Back in May, I spoke at the 3rd Santa Barbara PechaKucha Night. If you can stand hearing me say, “right?” approximately once every 5 seconds, here it is.
Entries in lean & agile (21)
Kent Beck’s Test-Driven Development by Example is the next best thing to pair-programming with a master of his craft.
I’ve never met Kent, but I have to imagine the book is written how he speaks — because no one would write it that way if they didn’t. I’ve never encountered a more conversational book, replete with digressions, arguments with himself, tangents, and bad jokes. This doesn’t distract from the content, but instead creates authenticity. The first two sections of the book are extended examples, and written in that voice they built the sense in my head that Kent was less an author and more a person. That meant that when he switched from the descriptive to the prescriptive in part three, I took his rules as things he had learned from his experience, rather than as wisdom delivered from the mountaintop.
Speaking of part three, the question-answer form that he uses in laying out his patterns for TDD is one of the most effective ways of communicating these kinds of ideas I’ve seen. An example:
One Step Test
Which test should you pick next from the Test List? One that will teach you something and that you are confident you can implement.
This is followed by two or three paragraphs explaining the rationale for the guideline. I found this problem-solution-explanation format solves an issue that faces so many authors: How to design a text so that it can serve both as a tutorial and as a reference.
To do both of these things in a book so short is a masterstroke.
Part of my plan right now is to take all of the things I’ve decided are important and take at least one step forward on each of them every day. That means when I get busy, I don’t just drop two or three and work on the others. It means I have to find ways to take smaller steps so I can fit them all in. It’s challenging, but I’m finding it very satisfying. I can’t fit two half-hour tasks in but I have time for one? I have to find a way to make fifteen minutes on each of them worthwhile. And that’s really the trick: Learning to see how I can make tangible progress in smaller and smaller chunks of time.
I’m sure that my Agile experience has nothing at all to do with this…
I should stop being surprised by how much my training as an actor and an improviser is useful beyond performance. Today’s epiphany was about feedback.
As an actor, you have to learn to take the note. This was hammered home to me during my sophomore year in college. After one of the last rehearsals before our play opened, the assistant director was giving me feedback on some lines I had fumbled. I was working through them, and in the process I was explaining why I’d messed them up. The director — my friend Rob — looked at me and said, “Paul. Take the note.” And I got it. The AD wasn’t asking me questions, so no answers were required. He was telling what I needed to fix, and my commentary on why I’d done what I had didn’t matter to that. I stopped talking, acknowledged the input, and next rehearsal I fixed it.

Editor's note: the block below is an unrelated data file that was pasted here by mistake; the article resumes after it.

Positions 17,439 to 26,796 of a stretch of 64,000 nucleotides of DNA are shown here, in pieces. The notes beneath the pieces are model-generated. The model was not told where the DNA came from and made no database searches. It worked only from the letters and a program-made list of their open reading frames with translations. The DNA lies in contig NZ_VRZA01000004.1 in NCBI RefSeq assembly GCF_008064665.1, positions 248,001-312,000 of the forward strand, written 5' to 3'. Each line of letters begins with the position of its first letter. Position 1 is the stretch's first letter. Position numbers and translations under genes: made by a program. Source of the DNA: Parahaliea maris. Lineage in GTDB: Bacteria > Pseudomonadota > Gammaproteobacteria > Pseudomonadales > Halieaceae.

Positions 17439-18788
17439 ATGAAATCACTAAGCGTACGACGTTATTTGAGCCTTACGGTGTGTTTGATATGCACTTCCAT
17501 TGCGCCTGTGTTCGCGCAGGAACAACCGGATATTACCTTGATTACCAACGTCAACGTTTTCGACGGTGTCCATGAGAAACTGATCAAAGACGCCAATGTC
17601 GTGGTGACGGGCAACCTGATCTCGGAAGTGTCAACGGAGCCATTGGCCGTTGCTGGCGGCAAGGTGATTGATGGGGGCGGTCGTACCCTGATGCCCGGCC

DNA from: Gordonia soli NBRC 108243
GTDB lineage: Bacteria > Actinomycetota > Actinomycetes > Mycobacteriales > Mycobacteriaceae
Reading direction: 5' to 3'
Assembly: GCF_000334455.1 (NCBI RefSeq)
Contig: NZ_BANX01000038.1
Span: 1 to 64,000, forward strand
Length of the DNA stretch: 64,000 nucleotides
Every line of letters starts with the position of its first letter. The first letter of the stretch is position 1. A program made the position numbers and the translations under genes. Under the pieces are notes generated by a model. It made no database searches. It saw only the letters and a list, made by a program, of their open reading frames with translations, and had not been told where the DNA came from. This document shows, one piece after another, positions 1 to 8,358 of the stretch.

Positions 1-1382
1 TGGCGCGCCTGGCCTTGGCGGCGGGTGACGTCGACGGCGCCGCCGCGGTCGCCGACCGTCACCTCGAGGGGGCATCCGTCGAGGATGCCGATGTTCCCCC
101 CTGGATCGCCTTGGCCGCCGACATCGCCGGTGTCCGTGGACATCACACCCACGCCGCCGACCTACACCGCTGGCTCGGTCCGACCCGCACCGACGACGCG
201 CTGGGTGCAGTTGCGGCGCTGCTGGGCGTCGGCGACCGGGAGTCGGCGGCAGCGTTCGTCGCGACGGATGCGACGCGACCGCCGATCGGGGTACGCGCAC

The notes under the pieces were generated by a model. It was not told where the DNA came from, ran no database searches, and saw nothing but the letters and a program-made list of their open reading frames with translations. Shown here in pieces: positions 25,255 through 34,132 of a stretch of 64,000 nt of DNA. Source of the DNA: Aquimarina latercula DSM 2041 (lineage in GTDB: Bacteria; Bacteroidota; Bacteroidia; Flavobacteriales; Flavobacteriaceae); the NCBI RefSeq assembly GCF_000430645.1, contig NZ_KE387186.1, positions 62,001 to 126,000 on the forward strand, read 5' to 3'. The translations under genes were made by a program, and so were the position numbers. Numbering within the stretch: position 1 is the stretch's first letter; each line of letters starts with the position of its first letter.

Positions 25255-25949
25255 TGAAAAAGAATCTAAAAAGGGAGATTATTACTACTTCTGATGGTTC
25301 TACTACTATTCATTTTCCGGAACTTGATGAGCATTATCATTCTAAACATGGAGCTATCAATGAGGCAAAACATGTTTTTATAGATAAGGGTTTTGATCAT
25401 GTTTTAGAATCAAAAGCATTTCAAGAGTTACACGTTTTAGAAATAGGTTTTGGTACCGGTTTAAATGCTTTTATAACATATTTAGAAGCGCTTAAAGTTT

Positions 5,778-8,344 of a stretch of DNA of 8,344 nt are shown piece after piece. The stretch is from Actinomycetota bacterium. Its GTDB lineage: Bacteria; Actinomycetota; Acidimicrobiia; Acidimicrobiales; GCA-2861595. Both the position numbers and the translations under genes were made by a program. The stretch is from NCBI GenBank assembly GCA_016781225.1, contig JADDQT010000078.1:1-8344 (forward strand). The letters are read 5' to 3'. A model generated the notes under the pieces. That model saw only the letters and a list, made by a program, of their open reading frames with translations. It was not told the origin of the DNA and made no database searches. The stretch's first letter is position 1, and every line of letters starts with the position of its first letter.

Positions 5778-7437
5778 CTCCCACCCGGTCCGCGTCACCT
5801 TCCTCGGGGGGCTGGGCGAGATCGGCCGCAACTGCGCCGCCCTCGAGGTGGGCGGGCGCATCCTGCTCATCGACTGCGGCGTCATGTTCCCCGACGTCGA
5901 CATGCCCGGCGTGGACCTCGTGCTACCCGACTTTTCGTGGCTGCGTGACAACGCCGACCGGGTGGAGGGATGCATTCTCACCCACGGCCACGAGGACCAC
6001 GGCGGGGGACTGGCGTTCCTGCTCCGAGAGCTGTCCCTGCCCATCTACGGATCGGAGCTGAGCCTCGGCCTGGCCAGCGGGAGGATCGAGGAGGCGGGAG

Sometimes, when we get feedback on something we’ve done, we don’t always want to take the note. When someone says, “Could it do this instead?” our instinct is to say that would be hard, or to say that they shouldn’t want it to do that, or any of many other variations on “no” that use more words than that. We don’t really listen to what they’re saying because we’ve become defensive and feel the need to justify what we’ve done. Fortunately, there’s way out of this.
First, take the note. Listen to what they’ve said and what concern it expresses. Why are they asking for this change to the feature? What’s at stake here for them? They wouldn’t bring it up if it didn’t matter to them, so your first job is to figure out what’s important here. It’s not about you at this point, so don’t just wait for your turn to talk — listen.
Then, do what a good improviser would do and ask “How could I say yes to this?” The reason you’re getting this feedback is because the person giving it to you perceives a gap between what is present and what is needed. Feedback systems exist to close that gap. That means that we have to be open to changing based on feedback. If not, we’re running in open-loop control.
Saying yes can be hard, of course. Maybe there’s a powerful reason why you can’t do exactly what they’re asking for. If so, see if you can propose an alternative that captures the essence of the concern they’re raised. Maybe you think what they’re asking for is a bad idea. In that case, you really need to figure out their perspective, because you probably don’t have the same understanding of the situation. Dig deeper into the reasons for their request, being open to the possibility that that there’s something you don’t know that makes their position make sense. And maybe you just don’t know how to get around what’s preventing you from giving them what they want. In that case, collaborate on a solution with them. Tell them, “I’d like to find a way to do that for you. I’ve got these problems that I’m not sure how to deal with. Can you help me work through them?” You may not always be able to get to yes together, but you have to try.
In order for feedback systems to work, we have to (a) listen to the information we’re getting, and (b) act on that information to change the situation. These can be hard things to do, but a simple place to start is by taking the note and considering how to to say yes.